Anderson School of Management Theses & Dissertations

Publication Date



One of the major functions of any inspection, quality control or quality assurance organization is to provide assurance to management that their products are of adequate quality. Furthermore, management desires this function to be performed at the minimum cost commensurate with its objectives. It has been reported that inspection organizations used sampling inspection prior to 1920 to achieve their objectives but the sampling plans used were arbitrary with little scientific basis. During the 1920's the Western Electric Company made a major breakthrough with the development of the Shewhart control chart and the Dodge-Romig sampling tables. However, it was not until World War II that widespread industrial use of scientific sampling methods and the Shewhart control chart method developed in the United States. These newer and more scientific methods used smaller inspection samples and better control at the machine, thus achieving substantial reductions in cost. The major impetus or the widespread use of these methods was the insistence of the War Department that sampling plans be used on military contracts.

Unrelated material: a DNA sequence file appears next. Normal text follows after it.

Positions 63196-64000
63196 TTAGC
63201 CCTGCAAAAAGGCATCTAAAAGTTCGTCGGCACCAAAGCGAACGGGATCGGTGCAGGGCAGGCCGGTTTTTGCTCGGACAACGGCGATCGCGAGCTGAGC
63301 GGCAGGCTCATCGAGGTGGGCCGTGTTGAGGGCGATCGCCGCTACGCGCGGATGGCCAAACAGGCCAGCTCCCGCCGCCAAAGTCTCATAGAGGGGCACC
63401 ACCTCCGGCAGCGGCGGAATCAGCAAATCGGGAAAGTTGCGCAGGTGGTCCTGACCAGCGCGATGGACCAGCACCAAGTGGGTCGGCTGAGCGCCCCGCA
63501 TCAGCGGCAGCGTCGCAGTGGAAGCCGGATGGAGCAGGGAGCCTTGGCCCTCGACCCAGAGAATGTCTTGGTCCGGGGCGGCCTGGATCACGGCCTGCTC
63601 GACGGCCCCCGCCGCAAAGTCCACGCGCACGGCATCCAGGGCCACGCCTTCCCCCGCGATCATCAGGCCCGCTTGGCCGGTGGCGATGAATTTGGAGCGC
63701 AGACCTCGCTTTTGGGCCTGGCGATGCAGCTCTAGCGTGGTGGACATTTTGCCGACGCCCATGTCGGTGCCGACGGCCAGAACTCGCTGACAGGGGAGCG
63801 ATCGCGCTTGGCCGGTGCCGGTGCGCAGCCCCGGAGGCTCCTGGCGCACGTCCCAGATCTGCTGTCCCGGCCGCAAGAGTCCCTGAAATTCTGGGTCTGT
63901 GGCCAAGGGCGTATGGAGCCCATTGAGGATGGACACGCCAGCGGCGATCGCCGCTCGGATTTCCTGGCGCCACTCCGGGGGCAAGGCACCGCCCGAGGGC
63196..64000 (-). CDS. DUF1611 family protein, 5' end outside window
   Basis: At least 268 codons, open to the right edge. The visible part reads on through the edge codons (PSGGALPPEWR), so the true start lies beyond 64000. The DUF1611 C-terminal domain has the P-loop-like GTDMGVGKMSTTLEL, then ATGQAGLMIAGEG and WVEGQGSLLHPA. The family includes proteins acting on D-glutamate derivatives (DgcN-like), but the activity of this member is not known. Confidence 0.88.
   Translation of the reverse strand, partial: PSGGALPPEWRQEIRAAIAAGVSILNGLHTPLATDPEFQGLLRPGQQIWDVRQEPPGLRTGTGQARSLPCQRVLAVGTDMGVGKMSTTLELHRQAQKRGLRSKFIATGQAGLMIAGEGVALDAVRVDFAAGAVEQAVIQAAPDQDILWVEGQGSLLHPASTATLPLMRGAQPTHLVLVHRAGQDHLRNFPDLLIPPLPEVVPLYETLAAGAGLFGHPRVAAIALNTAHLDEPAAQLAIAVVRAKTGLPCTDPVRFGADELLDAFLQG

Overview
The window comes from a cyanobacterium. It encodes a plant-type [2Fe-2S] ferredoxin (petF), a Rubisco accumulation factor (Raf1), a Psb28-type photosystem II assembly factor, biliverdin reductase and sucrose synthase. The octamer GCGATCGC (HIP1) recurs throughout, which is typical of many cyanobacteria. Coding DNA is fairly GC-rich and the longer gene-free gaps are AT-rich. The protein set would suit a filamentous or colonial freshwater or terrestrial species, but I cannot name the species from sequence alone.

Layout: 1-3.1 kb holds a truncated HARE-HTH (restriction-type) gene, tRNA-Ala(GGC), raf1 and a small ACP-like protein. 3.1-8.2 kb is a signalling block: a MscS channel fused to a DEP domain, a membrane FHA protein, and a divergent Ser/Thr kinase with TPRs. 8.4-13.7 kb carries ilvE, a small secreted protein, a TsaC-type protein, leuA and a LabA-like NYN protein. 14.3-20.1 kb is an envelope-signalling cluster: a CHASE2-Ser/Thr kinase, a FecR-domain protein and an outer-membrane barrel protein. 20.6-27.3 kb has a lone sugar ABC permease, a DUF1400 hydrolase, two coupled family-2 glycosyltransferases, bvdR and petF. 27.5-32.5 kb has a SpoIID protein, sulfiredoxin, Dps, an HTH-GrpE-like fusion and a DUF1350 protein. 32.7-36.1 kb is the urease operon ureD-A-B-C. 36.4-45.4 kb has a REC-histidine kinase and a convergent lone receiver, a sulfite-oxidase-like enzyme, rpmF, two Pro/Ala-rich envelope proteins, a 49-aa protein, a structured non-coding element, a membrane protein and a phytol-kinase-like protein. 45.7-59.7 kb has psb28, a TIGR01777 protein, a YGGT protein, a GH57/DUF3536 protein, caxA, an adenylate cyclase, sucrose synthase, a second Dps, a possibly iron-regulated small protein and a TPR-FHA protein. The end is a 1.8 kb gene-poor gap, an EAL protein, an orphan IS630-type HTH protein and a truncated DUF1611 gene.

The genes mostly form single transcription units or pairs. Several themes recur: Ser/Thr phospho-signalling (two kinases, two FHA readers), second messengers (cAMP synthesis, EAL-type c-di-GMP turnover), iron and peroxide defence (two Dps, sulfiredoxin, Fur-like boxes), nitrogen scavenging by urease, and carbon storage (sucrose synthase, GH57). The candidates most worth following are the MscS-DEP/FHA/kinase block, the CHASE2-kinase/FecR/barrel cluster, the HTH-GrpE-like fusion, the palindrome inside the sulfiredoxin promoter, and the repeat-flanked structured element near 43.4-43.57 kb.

Since World War II many advances and refinements have obviously been made in sampling inspection and methods of controlling quality. Nevertheless, there still appear to be substantial opportunities left for minimizing the cost of obtaining desired quality.



Document Type


Degree Name

Master of Business Administration (MBA)

Level of Degree


Department Name

Anderson School of Management

First Committee Member

Kenneth W. Olm

Second Committee Member

Everett G. Dillman

Third Committee Member

Ralph Lemon Edgel